10 tips for working with Postman variables

This is a follow up to a popular post introducing variables in Postman.


Variables are a fundamental concept in programming, and in Postman, they can be your best friend. Instead of painstakingly updating individual values, use variables to cascade changes effortlessly through the rest of your code. If you’re not already using variables in Postman, get ready to have your mind blown.

With Postman variables, you can:

  • Reuse values so you can keep your code DRY (Don’t Repeat Yourself)
  • Configure your setup to accommodate different users or environments
  • Extract data from responses and chain together requests in a collection
  • And more!

10 tips for working with Postman variables

      1. Use variables in the request builderuse variables in the request builder anywhere text is used, such as the URL, URL parameters, headers, authorization, request body, and header presets. Postman uses string substitution to replace variable names enclosed in double curly braces – like {{variableName}} with its corresponding value as a global, collection, or environment variable.
        For example, you can store access credentials or endpoint paths as variables. In this way, you can easily configure your setup to accommodate different users or server environments.
      2. Dynamic variables – generate and use dynamic variables in the request builder as unique IDs, timestamps, or random integers. Use dynamic variables with the double curly braces syntax – like {{$timestamp}} – in the request URL / headers / body.
      3. Autocomplete for variables – type an open curly brace in the request builder (or type the first letter of the variable in the script sections) to bring up the autocomplete menu.
      4. Variable highlighting and tooltips on hover – Resolved variables are highlighted in orange, while unresolved variables are red. Hovering over the variable displays a tooltip with the variable’s current value and scope.
      5. Using variables in scripts – variables are also available in the pre-request and test script sections. Since these sections are written in JavaScript, you will initialize, retrieve, and define the scope of these variables in a different manner. This is a really powerful way to extract data from a response and use this data in a subsequent request.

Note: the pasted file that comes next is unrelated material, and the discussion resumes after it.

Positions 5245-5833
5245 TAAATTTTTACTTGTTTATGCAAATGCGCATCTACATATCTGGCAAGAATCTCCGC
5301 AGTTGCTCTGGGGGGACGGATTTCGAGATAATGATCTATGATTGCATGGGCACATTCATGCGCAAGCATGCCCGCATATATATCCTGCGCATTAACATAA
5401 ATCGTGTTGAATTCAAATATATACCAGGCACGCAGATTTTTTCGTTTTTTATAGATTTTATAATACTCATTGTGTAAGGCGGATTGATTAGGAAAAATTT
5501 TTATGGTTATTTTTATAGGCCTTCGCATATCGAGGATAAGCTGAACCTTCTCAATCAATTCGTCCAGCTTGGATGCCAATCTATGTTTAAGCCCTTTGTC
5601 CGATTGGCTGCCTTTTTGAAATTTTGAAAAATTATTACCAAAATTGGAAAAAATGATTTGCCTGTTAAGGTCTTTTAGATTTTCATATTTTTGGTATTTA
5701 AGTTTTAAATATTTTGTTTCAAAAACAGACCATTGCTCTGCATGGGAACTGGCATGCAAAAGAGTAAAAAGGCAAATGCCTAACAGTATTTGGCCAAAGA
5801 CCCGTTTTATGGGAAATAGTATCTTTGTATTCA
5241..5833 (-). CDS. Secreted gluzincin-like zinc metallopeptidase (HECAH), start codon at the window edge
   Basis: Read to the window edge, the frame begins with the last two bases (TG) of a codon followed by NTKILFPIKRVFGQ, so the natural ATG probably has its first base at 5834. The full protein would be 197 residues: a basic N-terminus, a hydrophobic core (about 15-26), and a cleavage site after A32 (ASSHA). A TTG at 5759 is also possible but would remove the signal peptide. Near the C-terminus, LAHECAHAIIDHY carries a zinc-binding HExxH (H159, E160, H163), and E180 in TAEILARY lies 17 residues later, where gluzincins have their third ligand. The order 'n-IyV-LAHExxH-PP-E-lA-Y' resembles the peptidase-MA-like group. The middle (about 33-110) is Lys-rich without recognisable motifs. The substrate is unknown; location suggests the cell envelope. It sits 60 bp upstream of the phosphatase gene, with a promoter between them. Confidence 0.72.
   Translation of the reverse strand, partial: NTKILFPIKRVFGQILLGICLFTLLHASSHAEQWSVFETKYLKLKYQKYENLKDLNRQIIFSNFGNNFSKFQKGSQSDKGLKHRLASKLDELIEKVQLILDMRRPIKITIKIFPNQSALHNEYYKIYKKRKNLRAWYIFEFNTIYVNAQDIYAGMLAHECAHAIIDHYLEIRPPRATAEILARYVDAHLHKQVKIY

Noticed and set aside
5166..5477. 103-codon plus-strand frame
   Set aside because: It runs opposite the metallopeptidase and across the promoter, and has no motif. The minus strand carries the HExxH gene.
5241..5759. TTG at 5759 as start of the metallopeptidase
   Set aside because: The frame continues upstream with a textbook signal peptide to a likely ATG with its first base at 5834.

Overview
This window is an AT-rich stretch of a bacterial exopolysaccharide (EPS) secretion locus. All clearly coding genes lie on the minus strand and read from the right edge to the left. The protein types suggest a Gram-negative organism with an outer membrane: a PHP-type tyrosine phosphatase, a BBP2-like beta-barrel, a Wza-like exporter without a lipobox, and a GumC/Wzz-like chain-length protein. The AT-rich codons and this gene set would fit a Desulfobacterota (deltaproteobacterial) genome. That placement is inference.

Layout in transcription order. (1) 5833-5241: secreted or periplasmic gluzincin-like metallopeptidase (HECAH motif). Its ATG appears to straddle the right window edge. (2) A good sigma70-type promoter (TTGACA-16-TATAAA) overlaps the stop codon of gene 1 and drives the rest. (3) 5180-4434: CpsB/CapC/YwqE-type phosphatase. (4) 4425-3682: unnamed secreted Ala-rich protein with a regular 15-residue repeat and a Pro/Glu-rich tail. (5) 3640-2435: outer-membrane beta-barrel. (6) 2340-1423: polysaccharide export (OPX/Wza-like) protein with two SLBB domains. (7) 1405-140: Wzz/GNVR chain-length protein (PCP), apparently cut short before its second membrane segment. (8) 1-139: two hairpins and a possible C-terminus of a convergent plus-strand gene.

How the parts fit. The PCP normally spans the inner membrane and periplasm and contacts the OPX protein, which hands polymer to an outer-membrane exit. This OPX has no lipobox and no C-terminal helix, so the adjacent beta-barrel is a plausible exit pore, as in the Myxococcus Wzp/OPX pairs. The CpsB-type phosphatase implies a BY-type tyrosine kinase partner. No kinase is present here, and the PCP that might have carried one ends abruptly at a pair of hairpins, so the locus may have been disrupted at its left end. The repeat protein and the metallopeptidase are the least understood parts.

6. Logging variableslog variables using console.log() in a script to inspect variables in the Postman console. This is especially helpful when troubleshooting, or to communicate explicitly to your fellow collaborators (or future self) during development and debugging.
      7. Quick Look – clicking on the Quick Look icon provides a preview displaying all your environment and global variables in one place. This is a good place to view a variable’s state once you send a request.
      8. Variable editor – from the Quick Look preview, clicking on one of the Edit links opens a modal to edit environment or global variables. Collection variables can be manually updated by editing the collection details.
      9. Data variablesdata variables are available when using a data file with the collection runner. You can import  the data as a CSV or JSON file, and then use the values from the data file inside HTTP requests and scripts. With data variables, you can test multiple instances of a request in one go using something like {{username}} in the request builder or pm.iterationData.get("username") in the script sections.
      10. Variable scopes – Similar to working with variables in other programming languages, Postman resolves scopes according to a variable scope hierarchy. Using variables within specific scopes allows you to reuse values efficiently.
        Global variables are commonly used to capture ephemeral states. Collection variables are best for values that are meant to be reused within the current collection. Environment variables are frequently used across multiple server environments – like development, staging, and production. For example, an endpoint using the variable {{url}} could easily switch between a development  value of dev.myapp.com or a production value of myapp.com.

Author: joyce

Developer Evangelist. Makes dank memes.